One day last week it was 95 degrees with a dry wind blowing about 300 miles an hour. When I came in at the end of my day, I flopped down on my back on a cool tile floor, panting like a wounded water buffalo.
Twenty-four hours later, the temperature was 58 degrees and dropping, and I was huddled under a quilt listening to rain on the roof and wondering if I needed to put the snowblower back on the tractor.
I like some variety in my weather, but this is just crazy. Anna’s yellow roses are blooming – about ten days earlier than ever before. Usually we’re hoping there will be some out for Memorial Day; this year we’re hoping there will be a few left.
The animals don’t know what to do. We’d started to have our usual first bout with wood ticks, a serious issue on this farm, considering we have a dog without any ground clearance at all, but then the weather turned cold and all the ticks stopped creeping around and instead spent their time knitting little tiny sweaters.
They aren’t the only bugs acting strangely. We haven’t had a plague of locusts yet, but our house is swarmed with ginormous grey moths. They don’t really do anything except flutter around, but since they’re about the size of a small kitten, I don’t understand how they’re getting in. Is there some mother ship hidden somewhere in our house, laying moth eggs at every opportunity? If so, I disapprove. Last year we had giant black flies - they fluttered less, but buzzed more.
I’m not sure I can blame the weather for the bug problems, but I’ll try. At a meeting a few years ago, I sat at a table with a climatologist from a big university. When he found out where I was from, he was very excited.
“Do you realize,” he said, “that where you live and the Ural Mountains in Siberia have the worst weather in the world?”
No, I hadn’t realized that. And, really, I would have preferred not knowing it.
I understand that weather can be an issue here, but I prefer to look on the bright side. First, no poisonous snakes – that’s a big plus as far as I’m concerned. No tsunamis, ever, and since we’re fifteen hundred miles from the closest ocean, I’m not seeing a big danger there, unless we have some sort of Hollywood disaster type tsunamis. And if that happens, we’ll just have to let Bruce Willis or Spiderman deal with it. I experienced two earthquakes here, but I didn’t even feel one of them so it probably shouldn’t count. There’ve been no hurricanes or massive plagues of jellyfish. The giant pythons overrunning the Everglades are still 1644 miles away (it’s the sort of thing I like to keep track of) and because a python can travel only about 12 miles a day (I looked it up) with time out to digest any deer or Rottweilers they eat, they could never make it here before November. I can almost guarantee that November in Minnesota will stop even a big snake. All the really bad disasters – alien invasions and meteorite strikes – seem to happen in New York or Los Angeles. We’re the place people run to after New York has been blown up. And most folks will probably stop in Wisconsin, so we’d be safe from any big city riff raff overrunning our county and making us serve bagels instead of pancakes for breakfast.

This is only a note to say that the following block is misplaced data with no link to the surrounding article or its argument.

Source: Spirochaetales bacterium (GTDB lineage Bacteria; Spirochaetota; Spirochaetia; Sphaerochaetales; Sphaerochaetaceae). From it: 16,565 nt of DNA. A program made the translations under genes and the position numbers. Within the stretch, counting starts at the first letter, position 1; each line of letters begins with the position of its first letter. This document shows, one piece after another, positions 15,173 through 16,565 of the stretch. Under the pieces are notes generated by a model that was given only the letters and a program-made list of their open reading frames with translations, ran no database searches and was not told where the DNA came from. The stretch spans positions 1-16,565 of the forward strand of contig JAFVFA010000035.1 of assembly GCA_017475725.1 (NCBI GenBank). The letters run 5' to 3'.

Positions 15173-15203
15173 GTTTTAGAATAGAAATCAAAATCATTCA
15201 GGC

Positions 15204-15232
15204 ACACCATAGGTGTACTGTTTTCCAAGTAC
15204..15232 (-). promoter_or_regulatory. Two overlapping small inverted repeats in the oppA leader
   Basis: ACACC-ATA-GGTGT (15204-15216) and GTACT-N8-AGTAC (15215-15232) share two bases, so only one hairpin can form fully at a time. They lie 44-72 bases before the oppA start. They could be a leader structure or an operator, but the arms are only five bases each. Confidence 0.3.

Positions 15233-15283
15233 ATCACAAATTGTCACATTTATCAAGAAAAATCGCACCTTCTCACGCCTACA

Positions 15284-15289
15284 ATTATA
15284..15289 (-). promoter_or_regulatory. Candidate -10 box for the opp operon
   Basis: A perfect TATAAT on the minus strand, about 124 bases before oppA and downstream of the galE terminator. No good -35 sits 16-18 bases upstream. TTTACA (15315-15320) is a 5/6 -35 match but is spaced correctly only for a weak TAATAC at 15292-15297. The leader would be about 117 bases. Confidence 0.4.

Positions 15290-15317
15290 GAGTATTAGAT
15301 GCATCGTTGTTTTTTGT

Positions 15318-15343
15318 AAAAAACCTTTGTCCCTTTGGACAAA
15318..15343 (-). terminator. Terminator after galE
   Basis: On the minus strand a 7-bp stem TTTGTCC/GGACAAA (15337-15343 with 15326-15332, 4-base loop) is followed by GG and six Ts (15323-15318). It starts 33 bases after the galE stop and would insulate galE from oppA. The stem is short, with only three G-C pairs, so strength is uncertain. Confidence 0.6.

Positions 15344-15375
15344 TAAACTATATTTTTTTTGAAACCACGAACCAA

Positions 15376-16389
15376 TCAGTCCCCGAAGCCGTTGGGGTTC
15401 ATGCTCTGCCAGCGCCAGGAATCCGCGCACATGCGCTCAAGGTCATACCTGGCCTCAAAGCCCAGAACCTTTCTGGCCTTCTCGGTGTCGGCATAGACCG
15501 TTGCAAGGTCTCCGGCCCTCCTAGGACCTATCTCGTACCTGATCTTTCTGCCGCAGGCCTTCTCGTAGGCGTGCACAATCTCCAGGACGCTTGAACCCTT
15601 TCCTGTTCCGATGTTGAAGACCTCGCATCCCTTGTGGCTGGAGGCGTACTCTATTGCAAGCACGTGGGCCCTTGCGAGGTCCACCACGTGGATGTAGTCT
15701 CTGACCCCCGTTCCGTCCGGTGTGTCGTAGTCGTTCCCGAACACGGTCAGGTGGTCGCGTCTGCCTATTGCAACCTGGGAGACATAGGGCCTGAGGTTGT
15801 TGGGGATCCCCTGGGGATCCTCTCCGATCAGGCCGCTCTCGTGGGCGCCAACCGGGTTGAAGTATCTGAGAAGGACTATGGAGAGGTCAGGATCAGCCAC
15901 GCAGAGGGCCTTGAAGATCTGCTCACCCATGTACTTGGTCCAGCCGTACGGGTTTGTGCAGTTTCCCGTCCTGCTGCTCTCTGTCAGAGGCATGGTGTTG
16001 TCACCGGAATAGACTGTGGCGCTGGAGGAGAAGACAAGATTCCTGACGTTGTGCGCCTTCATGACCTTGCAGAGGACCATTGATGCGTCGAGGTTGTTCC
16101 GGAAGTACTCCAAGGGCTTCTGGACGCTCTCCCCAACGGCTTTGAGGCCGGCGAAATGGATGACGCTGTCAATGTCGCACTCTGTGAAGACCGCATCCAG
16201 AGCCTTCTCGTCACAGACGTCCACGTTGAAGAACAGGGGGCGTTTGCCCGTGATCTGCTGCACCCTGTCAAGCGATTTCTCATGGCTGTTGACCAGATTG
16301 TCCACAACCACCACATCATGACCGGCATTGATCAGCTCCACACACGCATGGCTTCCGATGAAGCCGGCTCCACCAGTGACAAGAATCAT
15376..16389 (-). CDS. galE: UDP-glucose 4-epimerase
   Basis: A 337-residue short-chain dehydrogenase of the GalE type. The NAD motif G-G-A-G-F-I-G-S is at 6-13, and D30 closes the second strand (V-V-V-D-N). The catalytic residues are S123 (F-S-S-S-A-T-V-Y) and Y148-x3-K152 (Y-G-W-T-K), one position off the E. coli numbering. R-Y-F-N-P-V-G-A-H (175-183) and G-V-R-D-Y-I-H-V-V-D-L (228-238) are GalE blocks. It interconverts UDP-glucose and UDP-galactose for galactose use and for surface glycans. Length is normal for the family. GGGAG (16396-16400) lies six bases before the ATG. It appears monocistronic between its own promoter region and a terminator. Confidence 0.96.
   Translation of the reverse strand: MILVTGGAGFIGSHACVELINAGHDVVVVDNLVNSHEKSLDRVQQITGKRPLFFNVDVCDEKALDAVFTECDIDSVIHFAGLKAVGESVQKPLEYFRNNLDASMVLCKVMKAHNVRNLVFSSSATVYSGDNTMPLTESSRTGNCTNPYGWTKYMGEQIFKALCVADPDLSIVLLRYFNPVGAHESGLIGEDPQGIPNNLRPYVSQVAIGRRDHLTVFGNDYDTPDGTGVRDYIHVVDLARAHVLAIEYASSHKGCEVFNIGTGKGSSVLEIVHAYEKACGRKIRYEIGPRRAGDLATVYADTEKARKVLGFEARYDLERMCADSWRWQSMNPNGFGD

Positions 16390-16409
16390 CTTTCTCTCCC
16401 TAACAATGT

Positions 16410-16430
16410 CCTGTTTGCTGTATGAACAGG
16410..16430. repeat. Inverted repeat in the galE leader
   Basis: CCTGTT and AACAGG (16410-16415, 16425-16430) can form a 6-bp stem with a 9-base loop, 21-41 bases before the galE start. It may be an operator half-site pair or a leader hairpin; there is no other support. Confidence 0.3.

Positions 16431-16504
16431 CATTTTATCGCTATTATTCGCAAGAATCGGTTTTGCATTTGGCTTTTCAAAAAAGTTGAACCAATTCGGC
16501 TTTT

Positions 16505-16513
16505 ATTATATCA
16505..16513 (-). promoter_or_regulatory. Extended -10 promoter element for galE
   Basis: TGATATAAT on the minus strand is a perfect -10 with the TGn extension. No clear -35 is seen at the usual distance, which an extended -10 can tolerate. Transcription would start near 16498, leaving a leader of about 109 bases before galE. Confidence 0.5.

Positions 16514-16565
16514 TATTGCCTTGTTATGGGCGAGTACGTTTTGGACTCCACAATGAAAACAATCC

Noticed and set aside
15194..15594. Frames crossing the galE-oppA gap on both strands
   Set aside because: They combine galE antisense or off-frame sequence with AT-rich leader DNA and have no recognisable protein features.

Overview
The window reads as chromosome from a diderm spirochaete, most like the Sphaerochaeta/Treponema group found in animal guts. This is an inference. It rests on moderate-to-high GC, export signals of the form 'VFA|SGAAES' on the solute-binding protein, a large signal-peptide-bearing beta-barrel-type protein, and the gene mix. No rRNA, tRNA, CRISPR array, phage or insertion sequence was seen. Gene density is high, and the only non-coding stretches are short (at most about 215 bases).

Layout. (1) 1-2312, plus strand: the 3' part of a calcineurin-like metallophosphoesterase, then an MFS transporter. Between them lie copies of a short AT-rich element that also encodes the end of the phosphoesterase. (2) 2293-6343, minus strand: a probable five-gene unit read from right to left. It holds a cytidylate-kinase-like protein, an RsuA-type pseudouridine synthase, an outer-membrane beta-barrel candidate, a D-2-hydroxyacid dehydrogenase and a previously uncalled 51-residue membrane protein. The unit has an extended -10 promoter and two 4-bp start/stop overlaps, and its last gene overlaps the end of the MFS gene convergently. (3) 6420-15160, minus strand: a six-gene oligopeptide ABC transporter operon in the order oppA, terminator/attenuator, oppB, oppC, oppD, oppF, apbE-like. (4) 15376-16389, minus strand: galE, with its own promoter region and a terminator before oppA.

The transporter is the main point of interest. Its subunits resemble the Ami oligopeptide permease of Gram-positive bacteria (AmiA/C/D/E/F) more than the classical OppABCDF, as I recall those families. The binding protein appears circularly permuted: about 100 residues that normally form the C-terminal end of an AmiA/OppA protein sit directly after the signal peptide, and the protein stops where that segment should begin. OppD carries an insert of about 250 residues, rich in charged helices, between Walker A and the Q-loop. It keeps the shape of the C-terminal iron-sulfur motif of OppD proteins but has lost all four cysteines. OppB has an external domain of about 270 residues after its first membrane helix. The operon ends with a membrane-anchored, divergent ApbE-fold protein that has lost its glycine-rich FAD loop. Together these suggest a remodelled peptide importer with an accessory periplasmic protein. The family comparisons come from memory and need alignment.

So, yes, we do have crazy weather, and, yes, it does appear to be making the animals and bugs crazy, too, but all in all, there are many worse places to live.
Florida, I’m talking about you.
Copyright 2011 Brent Olson